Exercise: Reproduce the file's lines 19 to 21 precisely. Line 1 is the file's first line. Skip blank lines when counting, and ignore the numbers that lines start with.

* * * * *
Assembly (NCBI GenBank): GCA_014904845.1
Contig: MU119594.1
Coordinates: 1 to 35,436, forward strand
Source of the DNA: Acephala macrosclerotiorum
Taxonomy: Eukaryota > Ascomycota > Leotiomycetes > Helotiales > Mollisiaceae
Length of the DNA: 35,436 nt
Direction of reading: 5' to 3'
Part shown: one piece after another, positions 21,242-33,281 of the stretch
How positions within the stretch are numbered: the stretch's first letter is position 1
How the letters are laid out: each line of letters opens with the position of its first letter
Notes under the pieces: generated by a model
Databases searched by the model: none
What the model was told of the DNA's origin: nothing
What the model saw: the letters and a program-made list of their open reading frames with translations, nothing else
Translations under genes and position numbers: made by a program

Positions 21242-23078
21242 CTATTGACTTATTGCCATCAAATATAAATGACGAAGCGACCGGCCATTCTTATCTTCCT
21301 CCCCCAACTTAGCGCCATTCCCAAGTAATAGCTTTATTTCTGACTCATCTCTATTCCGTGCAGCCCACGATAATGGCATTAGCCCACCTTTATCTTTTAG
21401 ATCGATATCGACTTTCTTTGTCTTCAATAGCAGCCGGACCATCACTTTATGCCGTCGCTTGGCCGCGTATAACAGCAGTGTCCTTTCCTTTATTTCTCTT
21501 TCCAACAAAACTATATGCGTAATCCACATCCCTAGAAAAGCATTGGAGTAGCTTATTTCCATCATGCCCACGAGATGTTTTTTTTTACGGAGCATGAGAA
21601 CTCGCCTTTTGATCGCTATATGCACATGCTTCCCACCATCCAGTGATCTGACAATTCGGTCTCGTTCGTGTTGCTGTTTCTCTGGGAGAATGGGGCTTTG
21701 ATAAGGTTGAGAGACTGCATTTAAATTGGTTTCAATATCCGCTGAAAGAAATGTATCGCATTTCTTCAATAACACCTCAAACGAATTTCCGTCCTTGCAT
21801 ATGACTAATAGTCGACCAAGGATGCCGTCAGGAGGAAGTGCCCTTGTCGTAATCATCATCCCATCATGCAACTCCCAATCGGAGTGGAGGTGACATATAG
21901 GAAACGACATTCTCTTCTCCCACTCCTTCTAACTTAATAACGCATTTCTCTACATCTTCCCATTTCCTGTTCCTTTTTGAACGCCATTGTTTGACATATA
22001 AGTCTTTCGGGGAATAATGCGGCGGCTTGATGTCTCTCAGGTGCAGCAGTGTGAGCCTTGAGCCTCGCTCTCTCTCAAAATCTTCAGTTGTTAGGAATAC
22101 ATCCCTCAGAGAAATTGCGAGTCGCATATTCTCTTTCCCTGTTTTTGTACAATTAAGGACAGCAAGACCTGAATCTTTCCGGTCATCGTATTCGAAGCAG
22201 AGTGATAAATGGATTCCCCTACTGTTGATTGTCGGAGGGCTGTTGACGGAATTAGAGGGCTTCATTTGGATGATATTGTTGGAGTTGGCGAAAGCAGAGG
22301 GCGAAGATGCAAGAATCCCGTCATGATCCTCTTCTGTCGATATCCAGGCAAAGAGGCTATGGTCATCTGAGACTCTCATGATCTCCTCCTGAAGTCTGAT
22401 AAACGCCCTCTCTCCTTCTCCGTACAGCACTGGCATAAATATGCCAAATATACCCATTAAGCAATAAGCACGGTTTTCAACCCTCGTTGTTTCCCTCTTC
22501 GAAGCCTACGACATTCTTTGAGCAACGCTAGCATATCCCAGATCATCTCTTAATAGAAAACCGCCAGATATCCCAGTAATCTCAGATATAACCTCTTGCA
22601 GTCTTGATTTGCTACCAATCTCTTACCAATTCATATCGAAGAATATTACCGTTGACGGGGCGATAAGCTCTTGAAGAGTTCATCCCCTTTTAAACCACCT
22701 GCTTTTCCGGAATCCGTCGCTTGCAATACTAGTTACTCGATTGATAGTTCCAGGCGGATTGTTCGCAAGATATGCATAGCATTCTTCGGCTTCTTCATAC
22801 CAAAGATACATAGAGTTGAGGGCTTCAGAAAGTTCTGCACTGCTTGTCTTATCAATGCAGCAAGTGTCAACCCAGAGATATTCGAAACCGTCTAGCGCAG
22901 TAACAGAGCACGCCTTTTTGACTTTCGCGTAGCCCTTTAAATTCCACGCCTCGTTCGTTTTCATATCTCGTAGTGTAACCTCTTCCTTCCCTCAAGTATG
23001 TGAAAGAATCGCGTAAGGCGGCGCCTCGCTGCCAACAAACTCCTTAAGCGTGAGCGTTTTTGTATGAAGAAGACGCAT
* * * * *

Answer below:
21401 ATCGATATCGACTTTCTTTGTCTTCAATAGCAGCCGGACCATCACTTTATGCCGTCGCTTGGCCGCGTATAACAGCAGTGTCCTTTCCTTTATTTCTCTT
21501 TCCAACAAAACTATATGCGTAATCCACATCCCTAGAAAAGCATTGGAGTAGCTTATTTCCATCATGCCCACGAGATGTTTTTTTTTACGGAGCATGAGAA
21601 CTCGCCTTTTGATCGCTATATGCACATGCTTCCCACCATCCAGTGATCTGACAATTCGGTCTCGTTCGTGTTGCTGTTTCTCTGGGAGAATGGGGCTTTG